Animals at Clanton farm get yearly shearing

Published 4:49 pm Wednesday, April 4, 2018

By J.R. Tidwell / Editor

Serenity Animal Farm, located at 1950 County Road 254 in Clanton, is home to all kinds of animals, including some decidedly exotic species.

Llamas, alpacas and sheep can all be found on the premises, and owner Mark Bagley welcomed a team of specialists to conduct those animals’ yearly shearing early April 3.

“Once a year, this team comes in,” he said. “We put it on the calendar, and they schedule it for us as they hit all these farms across the United States. I don’t really have a choice [on dates], except I know it will be in April. It all depends on how many farms they have and where all they go.”

The wool from the animals, especially the alpacas, is prized for its use in making clothing.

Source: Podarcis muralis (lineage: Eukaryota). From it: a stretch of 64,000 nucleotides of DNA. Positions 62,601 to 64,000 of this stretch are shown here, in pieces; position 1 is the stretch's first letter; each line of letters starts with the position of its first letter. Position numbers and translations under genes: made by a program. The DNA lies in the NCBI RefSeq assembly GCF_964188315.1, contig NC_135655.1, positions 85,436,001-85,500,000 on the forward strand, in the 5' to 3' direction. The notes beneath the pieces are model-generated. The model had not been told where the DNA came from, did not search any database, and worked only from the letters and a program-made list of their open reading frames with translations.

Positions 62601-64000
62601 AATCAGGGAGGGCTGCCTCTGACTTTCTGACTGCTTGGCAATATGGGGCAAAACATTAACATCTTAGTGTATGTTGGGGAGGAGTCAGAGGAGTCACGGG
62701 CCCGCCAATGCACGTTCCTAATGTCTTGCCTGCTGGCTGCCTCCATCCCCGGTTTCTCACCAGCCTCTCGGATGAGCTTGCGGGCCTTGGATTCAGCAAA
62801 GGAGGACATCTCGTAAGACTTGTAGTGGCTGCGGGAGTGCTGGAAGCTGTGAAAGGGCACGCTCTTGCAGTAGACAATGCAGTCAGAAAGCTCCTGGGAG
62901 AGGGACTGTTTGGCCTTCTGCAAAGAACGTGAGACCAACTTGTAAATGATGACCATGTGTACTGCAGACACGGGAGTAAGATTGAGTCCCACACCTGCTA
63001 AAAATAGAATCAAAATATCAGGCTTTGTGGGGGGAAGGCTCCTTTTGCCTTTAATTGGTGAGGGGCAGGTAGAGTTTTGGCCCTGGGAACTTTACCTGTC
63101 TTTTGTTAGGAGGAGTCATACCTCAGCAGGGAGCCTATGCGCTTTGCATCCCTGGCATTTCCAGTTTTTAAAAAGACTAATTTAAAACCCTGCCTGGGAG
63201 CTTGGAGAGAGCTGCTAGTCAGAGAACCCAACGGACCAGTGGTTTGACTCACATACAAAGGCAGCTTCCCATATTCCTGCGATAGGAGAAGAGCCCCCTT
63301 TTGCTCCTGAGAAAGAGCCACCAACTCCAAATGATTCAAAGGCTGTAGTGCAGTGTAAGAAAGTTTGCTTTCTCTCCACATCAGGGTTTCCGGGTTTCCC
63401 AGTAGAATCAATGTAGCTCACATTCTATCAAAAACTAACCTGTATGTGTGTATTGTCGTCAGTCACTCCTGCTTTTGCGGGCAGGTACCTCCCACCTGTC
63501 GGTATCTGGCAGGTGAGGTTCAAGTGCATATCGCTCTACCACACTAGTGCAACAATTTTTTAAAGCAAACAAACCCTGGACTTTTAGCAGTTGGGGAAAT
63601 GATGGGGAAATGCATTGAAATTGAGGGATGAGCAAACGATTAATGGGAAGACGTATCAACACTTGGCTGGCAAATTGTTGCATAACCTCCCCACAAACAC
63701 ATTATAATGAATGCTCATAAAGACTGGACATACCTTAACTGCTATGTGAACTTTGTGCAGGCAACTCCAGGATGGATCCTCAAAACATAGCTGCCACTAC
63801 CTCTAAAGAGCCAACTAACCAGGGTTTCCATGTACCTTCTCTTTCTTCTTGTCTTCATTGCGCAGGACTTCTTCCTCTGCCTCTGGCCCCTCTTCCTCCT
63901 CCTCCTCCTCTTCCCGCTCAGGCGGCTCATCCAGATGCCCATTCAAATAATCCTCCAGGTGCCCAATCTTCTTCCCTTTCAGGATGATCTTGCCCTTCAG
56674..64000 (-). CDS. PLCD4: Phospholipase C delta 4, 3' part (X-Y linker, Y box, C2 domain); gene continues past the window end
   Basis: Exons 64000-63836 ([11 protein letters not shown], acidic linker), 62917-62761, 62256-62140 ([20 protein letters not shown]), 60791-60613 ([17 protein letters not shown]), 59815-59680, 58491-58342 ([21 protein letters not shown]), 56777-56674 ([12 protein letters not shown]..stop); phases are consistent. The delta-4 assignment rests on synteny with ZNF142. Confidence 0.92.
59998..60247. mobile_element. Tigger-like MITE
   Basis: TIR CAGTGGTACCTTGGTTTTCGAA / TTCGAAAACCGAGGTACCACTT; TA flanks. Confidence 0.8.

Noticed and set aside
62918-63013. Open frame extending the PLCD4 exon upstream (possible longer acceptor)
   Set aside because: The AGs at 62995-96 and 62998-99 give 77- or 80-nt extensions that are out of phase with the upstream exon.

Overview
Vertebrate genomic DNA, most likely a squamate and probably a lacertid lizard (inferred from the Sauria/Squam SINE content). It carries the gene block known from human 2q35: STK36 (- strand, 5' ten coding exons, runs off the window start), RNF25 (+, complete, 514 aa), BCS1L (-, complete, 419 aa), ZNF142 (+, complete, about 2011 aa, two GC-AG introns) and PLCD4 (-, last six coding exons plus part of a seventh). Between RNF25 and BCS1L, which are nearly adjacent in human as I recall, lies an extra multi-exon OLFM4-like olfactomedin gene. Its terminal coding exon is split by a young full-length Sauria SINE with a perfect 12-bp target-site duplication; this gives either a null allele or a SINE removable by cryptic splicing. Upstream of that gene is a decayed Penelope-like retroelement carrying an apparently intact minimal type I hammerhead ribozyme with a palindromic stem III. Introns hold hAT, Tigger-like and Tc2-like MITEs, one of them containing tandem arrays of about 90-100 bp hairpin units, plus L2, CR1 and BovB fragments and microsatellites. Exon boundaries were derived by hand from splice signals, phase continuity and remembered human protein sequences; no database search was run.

“A lot of people spin it into yarn,” Bagley said. “You can use it to make coats, afghans, socks, shawls. It is one of the most costly and, I guess, best fibers out there.”

Bagley said the team of workers who sheared his animals is a part of a group called Bio Shear Alpacas.

“They have three teams that crisscross the United States,” he said. “One starts in California, one starts in Florida and one starts in Ohio. They never see each other. This team is only hitting one more place in Alabama, then they are going to Mississippi.”

The process of going from an animal with a full coat to a sheared one starts with Bagley and his helpers first corralling the alpacas, llamas or sheep into one side of a chute. The workers then take each animal and flip it onto its side as gently as possible.

The workers then secure the animal’s feet with a rope and pulley system to keep both parties safe.

Along with shearing off the animals’ coats, the team also clips toenails and files down teeth in order to help keep the animals healthy and injury free.

Bagley said it takes the team about three hours to complete its task on his farm.